Impacts of Roads and Hunting on Central African Rainforest Mammals

Authors

  • WILLIAM F. LAURANCE,

    1. Smithsonian Tropical Research Institute, Apartado 2072, Balboa, Republic of Panamá, email laurancew@si.edu
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  • BARBARA M. CROES,

    1. Monitoring and Assessment of Biodiversity Program, National Zoological Park, Smithsonian Institution, P.O. Box 37012, Washington, D.C. 20560–0705, U.S.A.
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  • LANDRY TCHIGNOUMBA,

    1. Monitoring and Assessment of Biodiversity Program, National Zoological Park, Smithsonian Institution, P.O. Box 37012, Washington, D.C. 20560–0705, U.S.A.
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  • SALLY A. LAHM,

    1. Monitoring and Assessment of Biodiversity Program, National Zoological Park, Smithsonian Institution, P.O. Box 37012, Washington, D.C. 20560–0705, U.S.A.
    2. Institut de Recherche en Ecologie Tropicale, B.P. 180, Makokou, Gabon
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  • ALFONSO ALONSO,

    1. Monitoring and Assessment of Biodiversity Program, National Zoological Park, Smithsonian Institution, P.O. Box 37012, Washington, D.C. 20560–0705, U.S.A.
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  • MICHELLE E. LEE,

    1. Monitoring and Assessment of Biodiversity Program, National Zoological Park, Smithsonian Institution, P.O. Box 37012, Washington, D.C. 20560–0705, U.S.A.
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  • PATRICK CAMPBELL,

    1. Monitoring and Assessment of Biodiversity Program, National Zoological Park, Smithsonian Institution, P.O. Box 37012, Washington, D.C. 20560–0705, U.S.A.
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  • CLAUDE ONDZEANO

    1. Monitoring and Assessment of Biodiversity Program, National Zoological Park, Smithsonian Institution, P.O. Box 37012, Washington, D.C. 20560–0705, U.S.A.
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Abstract

Abstract: Road expansion and associated increases in hunting pressure are a rapidly growing threat to African tropical wildlife. In the rainforests of southern Gabon, we compared abundances of larger (>1 kg) mammal species at varying distances from forest roads and between hunted and unhunted treatments (comparing a 130-km2 oil concession that was almost entirely protected from hunting with nearby areas outside the concession that had moderate hunting pressure). At each of 12 study sites that were evenly divided between hunted and unhunted areas, we established standardized 1-km transects at five distances (50, 300, 600, 900, and 1200 m) from an unpaved road, and then repeatedly surveyed mammals during the 2004 dry and wet seasons. Hunting had the greatest impact on duikers (Cephalophus spp.), forest buffalo (Syncerus caffer nanus), and red river hogs (Potamochoerus porcus), which declined in abundance outside the oil concession, and lesser effects on lowland gorillas (Gorilla gorilla gorilla) and carnivores. Roads depressed abundances of duikers, sitatungas (Tragelaphus spekei gratus), and forest elephants (Loxondonta africana cyclotis), with avoidance of roads being stronger outside than inside the concession. Five monkey species showed little response to roads or hunting, whereas some rodents and pangolins increased in abundance outside the concession, possibly in response to greater forest disturbance. Our findings suggest that even moderate hunting pressure can markedly alter the structure of mammal communities in central Africa. Roads had the greatest impacts on large and small ungulates, with the magnitude of road avoidance increasing with local hunting pressure.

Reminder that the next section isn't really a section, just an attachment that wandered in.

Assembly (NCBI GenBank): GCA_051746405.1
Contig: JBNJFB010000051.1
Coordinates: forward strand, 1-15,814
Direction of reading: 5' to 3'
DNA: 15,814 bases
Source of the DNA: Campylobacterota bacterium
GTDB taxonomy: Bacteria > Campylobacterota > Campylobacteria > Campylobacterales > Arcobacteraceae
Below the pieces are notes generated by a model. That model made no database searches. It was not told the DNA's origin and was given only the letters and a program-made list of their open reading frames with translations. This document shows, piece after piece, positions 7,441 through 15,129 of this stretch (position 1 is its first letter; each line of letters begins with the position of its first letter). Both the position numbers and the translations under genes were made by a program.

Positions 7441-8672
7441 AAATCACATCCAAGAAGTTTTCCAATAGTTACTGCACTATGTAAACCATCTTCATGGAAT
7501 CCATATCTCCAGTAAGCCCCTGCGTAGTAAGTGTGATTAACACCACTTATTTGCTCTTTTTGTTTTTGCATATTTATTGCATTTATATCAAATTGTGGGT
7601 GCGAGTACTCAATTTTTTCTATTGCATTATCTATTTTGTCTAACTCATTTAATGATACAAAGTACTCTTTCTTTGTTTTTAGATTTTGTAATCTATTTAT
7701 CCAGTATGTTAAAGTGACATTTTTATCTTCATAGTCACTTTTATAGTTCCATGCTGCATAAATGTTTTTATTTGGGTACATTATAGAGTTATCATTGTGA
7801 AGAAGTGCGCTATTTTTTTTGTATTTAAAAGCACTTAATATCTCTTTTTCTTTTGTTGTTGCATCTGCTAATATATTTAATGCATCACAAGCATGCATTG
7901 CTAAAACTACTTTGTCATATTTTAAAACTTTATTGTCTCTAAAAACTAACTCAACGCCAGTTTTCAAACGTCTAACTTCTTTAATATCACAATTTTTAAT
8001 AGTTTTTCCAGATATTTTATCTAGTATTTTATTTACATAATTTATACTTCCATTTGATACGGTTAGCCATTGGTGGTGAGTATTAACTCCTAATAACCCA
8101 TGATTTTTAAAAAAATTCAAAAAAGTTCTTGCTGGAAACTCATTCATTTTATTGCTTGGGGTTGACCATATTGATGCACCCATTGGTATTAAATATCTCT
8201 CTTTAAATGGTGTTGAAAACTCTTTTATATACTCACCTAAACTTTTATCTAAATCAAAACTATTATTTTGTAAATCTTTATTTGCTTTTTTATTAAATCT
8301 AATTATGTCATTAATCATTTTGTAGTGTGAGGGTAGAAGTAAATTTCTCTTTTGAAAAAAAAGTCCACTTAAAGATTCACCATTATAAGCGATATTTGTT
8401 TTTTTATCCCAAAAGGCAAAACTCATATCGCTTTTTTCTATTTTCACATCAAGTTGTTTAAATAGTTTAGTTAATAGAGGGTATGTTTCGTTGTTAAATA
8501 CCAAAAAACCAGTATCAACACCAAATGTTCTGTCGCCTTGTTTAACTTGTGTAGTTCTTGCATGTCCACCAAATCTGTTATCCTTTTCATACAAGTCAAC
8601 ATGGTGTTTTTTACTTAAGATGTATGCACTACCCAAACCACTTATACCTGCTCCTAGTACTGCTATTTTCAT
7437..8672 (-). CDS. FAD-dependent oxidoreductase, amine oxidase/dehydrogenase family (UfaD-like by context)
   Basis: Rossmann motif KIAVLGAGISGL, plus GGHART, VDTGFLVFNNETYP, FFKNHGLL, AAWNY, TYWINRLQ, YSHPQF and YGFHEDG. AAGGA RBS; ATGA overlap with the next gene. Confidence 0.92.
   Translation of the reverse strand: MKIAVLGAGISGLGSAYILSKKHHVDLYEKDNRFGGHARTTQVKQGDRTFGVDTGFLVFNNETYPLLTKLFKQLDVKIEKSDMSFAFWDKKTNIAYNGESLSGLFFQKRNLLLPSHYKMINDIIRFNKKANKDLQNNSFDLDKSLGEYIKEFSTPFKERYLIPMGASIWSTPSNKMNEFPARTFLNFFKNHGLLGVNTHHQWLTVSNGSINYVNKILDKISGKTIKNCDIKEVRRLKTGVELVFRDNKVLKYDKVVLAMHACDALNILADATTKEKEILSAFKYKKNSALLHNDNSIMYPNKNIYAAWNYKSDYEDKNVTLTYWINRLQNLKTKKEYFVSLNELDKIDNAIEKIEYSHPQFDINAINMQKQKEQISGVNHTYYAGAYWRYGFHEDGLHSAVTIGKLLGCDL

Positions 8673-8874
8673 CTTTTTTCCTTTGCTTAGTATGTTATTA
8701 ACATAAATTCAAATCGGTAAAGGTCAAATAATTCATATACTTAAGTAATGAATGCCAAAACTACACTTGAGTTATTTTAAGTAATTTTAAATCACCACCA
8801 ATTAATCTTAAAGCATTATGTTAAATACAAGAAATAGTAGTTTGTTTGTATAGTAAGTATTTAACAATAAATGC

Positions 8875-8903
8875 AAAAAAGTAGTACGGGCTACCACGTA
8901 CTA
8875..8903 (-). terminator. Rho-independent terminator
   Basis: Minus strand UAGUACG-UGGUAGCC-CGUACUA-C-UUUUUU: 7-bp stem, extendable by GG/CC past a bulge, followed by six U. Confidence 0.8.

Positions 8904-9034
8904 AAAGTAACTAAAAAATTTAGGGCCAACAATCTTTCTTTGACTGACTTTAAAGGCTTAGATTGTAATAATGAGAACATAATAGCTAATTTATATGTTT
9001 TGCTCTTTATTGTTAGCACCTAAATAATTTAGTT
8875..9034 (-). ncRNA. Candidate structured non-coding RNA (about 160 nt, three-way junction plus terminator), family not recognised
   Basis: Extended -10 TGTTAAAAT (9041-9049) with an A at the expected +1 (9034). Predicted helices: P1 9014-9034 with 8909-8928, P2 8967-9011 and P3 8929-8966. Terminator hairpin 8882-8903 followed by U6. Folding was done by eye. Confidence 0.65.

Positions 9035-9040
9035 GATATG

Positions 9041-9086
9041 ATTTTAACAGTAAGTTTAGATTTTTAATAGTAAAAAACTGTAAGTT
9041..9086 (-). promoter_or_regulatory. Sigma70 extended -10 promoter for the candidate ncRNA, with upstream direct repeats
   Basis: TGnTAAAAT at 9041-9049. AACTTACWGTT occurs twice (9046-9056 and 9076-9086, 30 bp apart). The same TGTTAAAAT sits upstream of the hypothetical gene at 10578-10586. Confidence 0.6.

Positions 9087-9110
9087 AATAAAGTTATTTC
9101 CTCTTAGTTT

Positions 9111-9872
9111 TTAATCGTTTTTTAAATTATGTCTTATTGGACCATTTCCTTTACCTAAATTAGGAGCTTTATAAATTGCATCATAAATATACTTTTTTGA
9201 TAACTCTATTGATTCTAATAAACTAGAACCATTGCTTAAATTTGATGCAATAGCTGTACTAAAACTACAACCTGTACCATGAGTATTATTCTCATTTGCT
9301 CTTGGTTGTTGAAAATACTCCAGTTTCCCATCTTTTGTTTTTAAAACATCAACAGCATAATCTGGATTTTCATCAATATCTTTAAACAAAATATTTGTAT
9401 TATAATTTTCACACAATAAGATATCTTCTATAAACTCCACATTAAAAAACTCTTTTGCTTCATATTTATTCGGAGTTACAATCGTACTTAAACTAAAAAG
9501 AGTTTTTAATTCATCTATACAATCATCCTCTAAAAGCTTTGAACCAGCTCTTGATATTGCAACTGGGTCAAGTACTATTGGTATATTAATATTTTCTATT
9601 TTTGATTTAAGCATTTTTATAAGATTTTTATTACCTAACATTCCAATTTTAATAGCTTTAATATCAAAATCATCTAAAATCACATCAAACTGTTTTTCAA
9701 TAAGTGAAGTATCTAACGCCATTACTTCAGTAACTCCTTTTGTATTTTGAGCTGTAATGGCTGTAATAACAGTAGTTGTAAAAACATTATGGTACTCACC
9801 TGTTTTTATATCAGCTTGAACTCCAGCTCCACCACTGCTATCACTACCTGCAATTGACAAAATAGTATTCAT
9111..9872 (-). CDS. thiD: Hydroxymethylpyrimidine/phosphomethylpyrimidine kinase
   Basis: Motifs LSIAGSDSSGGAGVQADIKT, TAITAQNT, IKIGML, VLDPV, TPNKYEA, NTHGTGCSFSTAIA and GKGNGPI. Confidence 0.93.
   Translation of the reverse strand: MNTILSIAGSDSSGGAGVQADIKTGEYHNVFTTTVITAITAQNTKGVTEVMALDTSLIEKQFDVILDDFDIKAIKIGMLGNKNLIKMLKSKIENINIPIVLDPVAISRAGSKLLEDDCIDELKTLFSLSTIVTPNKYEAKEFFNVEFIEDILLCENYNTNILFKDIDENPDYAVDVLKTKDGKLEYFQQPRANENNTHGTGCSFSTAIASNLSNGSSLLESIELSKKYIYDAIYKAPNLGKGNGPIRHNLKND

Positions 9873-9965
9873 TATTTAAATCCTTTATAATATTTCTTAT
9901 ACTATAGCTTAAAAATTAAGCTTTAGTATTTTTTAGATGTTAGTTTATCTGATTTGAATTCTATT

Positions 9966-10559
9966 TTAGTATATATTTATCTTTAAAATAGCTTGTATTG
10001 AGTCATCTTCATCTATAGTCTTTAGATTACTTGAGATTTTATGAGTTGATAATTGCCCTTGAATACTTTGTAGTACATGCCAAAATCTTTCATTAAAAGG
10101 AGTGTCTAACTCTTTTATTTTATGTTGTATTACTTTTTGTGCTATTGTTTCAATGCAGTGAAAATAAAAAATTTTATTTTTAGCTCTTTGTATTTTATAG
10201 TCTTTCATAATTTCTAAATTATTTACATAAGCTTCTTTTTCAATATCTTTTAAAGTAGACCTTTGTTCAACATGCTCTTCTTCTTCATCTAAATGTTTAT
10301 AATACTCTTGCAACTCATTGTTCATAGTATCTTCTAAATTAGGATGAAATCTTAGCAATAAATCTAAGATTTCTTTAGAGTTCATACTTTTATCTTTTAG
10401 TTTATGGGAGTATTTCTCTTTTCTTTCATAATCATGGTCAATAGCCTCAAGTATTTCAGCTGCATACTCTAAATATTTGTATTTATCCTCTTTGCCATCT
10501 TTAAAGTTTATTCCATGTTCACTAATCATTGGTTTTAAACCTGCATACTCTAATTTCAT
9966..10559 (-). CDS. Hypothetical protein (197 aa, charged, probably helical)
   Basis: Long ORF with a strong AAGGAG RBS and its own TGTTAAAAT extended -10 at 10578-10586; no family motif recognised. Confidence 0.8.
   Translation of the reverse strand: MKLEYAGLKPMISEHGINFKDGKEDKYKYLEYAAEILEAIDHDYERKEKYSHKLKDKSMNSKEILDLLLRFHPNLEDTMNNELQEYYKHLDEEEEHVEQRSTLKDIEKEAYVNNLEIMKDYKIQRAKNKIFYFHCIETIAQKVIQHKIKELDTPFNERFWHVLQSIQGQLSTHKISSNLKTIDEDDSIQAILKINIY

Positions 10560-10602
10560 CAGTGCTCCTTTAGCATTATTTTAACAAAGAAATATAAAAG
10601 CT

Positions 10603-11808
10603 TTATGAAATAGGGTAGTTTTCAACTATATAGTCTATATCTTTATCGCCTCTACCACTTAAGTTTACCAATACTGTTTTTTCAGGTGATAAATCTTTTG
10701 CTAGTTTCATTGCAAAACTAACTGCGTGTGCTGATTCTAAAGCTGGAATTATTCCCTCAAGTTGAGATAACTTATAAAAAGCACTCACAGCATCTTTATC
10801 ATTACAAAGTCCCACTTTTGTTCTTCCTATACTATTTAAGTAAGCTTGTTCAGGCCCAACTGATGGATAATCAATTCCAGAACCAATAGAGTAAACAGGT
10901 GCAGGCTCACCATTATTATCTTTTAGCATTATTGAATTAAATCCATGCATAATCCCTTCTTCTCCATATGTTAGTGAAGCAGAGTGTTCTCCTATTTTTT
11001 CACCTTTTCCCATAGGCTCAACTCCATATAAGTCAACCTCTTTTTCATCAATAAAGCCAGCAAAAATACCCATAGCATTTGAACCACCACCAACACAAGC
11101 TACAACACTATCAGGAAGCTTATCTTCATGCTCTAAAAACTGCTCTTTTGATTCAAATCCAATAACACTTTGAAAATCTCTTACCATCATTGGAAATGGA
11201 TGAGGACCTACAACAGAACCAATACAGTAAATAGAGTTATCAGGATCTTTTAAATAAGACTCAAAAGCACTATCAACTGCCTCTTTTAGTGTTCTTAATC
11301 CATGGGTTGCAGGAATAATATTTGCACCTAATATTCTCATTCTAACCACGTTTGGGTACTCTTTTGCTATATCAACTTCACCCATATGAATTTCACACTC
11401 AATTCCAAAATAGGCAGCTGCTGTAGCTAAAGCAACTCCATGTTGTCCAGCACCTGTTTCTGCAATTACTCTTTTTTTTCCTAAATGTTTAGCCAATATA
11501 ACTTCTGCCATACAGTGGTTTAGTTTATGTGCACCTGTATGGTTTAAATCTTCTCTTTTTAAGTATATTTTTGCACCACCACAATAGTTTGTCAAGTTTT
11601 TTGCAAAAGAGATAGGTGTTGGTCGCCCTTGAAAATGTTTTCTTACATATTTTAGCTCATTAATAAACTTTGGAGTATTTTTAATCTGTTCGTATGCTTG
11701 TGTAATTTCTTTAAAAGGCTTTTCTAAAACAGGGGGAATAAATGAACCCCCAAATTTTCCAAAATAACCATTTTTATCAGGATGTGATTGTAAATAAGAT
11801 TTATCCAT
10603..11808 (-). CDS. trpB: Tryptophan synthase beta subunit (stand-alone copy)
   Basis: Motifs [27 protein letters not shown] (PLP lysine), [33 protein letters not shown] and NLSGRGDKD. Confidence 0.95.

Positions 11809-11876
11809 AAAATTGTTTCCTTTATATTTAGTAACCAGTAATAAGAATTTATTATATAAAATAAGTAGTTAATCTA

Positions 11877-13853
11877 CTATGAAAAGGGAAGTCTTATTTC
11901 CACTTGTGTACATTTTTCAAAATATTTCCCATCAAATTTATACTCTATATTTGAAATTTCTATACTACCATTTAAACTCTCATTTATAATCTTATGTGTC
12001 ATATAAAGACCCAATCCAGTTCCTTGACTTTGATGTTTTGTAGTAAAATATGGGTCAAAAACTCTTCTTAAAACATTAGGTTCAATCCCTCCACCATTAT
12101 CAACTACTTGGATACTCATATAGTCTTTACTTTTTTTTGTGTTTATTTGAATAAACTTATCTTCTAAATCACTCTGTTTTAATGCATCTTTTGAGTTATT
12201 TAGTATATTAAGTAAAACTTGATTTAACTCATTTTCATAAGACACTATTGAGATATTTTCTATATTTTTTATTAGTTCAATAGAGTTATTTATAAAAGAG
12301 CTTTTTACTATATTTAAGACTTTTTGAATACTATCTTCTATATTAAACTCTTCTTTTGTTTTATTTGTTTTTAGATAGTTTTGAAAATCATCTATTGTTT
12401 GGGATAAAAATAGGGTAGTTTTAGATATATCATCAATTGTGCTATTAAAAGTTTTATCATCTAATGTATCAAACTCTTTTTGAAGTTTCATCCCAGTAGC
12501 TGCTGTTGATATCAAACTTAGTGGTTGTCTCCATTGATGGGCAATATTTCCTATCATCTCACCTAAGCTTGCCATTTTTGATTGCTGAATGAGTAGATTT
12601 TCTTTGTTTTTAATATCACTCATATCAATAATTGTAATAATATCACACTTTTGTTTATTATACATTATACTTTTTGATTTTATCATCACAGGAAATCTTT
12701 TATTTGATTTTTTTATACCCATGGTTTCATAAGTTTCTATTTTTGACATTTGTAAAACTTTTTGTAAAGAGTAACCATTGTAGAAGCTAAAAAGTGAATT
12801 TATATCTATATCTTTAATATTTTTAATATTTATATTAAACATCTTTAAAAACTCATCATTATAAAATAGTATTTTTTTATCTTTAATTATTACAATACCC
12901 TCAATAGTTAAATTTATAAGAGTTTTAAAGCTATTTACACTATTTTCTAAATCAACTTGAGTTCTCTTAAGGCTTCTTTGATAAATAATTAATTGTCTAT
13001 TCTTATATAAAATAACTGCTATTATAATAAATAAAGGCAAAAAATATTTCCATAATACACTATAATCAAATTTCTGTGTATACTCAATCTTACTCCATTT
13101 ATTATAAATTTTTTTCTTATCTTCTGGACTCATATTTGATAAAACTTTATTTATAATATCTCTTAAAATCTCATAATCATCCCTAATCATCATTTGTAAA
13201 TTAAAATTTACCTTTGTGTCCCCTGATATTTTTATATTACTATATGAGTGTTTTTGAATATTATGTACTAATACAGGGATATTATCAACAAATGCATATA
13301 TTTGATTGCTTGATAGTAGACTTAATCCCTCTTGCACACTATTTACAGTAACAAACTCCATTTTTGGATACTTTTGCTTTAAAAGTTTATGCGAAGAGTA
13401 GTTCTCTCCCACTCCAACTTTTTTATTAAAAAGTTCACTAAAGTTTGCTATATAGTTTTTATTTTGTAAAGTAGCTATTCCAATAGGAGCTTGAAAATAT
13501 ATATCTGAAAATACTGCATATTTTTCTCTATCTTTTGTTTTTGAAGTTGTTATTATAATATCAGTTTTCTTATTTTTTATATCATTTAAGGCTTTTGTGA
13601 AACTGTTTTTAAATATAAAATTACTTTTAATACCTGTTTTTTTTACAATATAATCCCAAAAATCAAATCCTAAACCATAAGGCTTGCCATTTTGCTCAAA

Abstract

Resumen: La expansión de carreteras asociada con incrementos en la presión de cacería son una amenaza creciente para la vida silvestre tropical Africana. En los bosques lluviosos del sur de Gabón, comparamos las abundancias de especies de mamíferos mayores (>1 kg) a diferentes distancias de las carreteras y entre tratamientos con y sin cacería (comparamos una concesión petrolera de 130 km2 que estaba casi totalmente protegida de la caza con áreas cercanas afuera de la concesión que tenían presión de caza moderada). En cada uno de los 12 sitios que estaban repartidos equitativamente en áreas con caza y sin caza, establecimos transectos estandarizados de 1 km a cinco distancias (50, 300, 600 900 years 1200 m) de un camino no pavimentado, y muestreamos mamíferos repetidamente durante las estaciones seca y lluviosa de 2004.La cacería tuvo el mayor impacto sobre duikers (Cephalophus spp.), búfalo de bosque (Syncerus caffer nanus) y Potamochoerus porcus, cuya abundancia declinó afuera de la concesión petrolera, y menos efectos sobre gorilas (Gorilla gorilla gorilla) y carnívoros. Los caminos deprimieron la abundancia de duikers, sitatungas (Tragelaphus spekei gratus) y elefantes (Loxondonta africana cyclotis), la evasión de caminos fue mayor afuera que adentro de la concesión. Cinco especies de monos no mostraron respuesta a los caminos o a la cacería, mientras que la abundancia de algunos roedores y pangolines aumentó afuera de la concesión, posiblemente en respuesta a una mayor perturbación del bosque. Nuestros resultados sugieren que aun la cacería moderada puede alterar significativamente la estructura de comunidades de mamíferos en África central. Las carreteras tuvieron los mayores impactos sobres ungulados grandes y pequeños, la magnitud de la evasión de caminos aumentó con la presión de cacería local.

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